Dr. Heidi B. Hammel is an Interdisciplinary Scientist on the James Webb Telescope Project, and her focus is on Webb's theme "Planetary Systems and the Origins of Life." As a planetary astronomer, she has studied our Solar System's outer planets, and their rings and moons, with the Gemini, Hubble, Keck, Spitzer, and other telescopes.
Hammel has extensive experience with Hubble observations of the Solar System. She led the Hubble Team that studied the impact of Comet Shoemaker-Levy 9 with Jupiter in July 1994, with a specific focus on Jupiter's atmospheric response to the collisions. Her latest research involves studies of Uranus and Neptune with Hubble and other Earth-based observatories. She's an expert on these distant planets, and she was a member of the Imaging Science Team for the Voyager 2 encounter with Neptune in 1989. Hammel has been part of a team working to launch a mission to the outer solar system sometime in the next decade. In 2020, she was awarded the Masursky Award of the American Astronomical Society's Division for Planetary Sciences (AAS/DPS) for her service to the planetary science community.
She received her undergraduate degree from the Massachusetts Institute of Technology (MIT) in 1982 and her Ph.D. in physics and astronomy from the University of Hawaii in 1988. After a post-doctoral position at NASA's Jet Propulsion Laboratory, Pasadena, Calif., Hammel returned to MIT, where she spent nearly nine years as a Principal Research Scientist in the Department of Earth, Atmospheric, and Planetary Sciences. She received the 1996 Urey Prize from the American Astronomical Society for her outstanding achievement in planetary science. She joined Space Science Institute in 1998, and retains a position there as a Senior Research Scientist. She now serves as the Vice President for Science at AURA.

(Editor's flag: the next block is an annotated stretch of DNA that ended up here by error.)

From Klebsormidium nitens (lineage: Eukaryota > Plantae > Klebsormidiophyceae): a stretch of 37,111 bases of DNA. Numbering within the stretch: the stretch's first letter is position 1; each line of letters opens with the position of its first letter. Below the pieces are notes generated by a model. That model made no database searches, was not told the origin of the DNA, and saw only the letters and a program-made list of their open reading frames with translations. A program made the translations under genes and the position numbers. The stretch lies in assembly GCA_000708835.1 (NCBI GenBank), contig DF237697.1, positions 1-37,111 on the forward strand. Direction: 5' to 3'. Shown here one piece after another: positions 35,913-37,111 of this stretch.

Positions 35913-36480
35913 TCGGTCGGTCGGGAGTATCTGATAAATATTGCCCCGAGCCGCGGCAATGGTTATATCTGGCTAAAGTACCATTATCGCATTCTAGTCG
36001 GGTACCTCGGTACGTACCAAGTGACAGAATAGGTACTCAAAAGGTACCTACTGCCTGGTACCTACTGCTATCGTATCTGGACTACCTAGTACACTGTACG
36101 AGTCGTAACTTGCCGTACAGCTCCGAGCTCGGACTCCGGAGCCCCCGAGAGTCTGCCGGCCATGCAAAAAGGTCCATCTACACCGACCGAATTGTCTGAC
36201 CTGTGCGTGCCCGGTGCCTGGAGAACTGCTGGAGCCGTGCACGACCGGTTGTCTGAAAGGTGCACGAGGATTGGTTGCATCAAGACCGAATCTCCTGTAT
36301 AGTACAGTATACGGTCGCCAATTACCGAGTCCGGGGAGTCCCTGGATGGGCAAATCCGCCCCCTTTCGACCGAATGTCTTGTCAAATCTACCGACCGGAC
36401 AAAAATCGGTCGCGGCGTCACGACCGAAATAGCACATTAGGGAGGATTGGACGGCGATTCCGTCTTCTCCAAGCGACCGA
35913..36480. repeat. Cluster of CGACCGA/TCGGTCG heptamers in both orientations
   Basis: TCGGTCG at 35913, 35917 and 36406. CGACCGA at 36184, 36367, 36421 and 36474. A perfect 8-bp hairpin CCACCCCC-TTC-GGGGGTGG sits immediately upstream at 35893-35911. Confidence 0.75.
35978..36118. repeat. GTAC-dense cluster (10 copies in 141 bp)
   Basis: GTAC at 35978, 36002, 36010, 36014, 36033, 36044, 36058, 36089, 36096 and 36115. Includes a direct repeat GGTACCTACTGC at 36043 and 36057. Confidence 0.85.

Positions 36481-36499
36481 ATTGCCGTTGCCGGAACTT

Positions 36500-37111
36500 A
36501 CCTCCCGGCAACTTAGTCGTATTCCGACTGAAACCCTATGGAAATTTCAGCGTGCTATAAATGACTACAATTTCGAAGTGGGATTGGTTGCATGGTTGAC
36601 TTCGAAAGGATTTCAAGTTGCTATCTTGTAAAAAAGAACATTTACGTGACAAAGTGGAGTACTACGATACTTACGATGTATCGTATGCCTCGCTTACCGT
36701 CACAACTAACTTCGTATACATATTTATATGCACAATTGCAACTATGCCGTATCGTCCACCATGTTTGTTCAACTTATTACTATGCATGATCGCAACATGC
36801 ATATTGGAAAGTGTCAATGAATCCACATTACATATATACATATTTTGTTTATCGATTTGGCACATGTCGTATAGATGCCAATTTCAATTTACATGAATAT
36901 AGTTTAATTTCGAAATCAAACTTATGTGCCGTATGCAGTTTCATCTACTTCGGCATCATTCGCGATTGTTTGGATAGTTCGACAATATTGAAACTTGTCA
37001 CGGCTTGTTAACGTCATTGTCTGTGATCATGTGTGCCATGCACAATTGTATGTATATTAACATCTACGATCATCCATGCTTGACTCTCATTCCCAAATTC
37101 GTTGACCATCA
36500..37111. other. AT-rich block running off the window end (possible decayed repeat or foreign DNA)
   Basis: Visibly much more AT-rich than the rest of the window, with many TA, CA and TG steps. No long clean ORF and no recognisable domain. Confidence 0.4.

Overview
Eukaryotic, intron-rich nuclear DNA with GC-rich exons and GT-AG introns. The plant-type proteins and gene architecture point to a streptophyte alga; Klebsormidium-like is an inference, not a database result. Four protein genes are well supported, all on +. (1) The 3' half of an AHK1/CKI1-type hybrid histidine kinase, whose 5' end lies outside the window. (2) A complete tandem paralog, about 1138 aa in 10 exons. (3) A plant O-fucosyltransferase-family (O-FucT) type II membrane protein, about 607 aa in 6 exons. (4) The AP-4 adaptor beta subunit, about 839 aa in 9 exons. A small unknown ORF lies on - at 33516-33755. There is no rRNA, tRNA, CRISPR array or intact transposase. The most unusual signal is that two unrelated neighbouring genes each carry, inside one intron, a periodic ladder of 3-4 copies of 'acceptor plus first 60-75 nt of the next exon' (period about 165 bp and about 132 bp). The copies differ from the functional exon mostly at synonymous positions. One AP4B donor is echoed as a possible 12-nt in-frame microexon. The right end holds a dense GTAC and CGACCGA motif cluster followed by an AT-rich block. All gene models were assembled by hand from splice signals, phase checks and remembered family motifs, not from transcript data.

Hammel is an award-winning communicator of science, having a unique ability to communicate of a range of levels from kindergarten to post-graduate-school nearly simultaneously. She is especially skilled at translating complex science concepts into easy-to-understand language for general audiences. She also has a strong belief in the value of public education, and believes it is one of the most important things a scientist can do. Hammel won the AAS/DPS 2002 Sagan Medal for her outstanding communication by an active planetary scientist to the general public, as well as the Public Understanding of Science award from the Exploratorium in San Francisco, California.
Her biography "Beyond Jupiter: The Story of Planetary Astronomer Heidi Hammel" has been published by the National Academy of Sciences as part of the series "Women's Adventures in Science." She was profiled in Newsweek Magazine in 2007.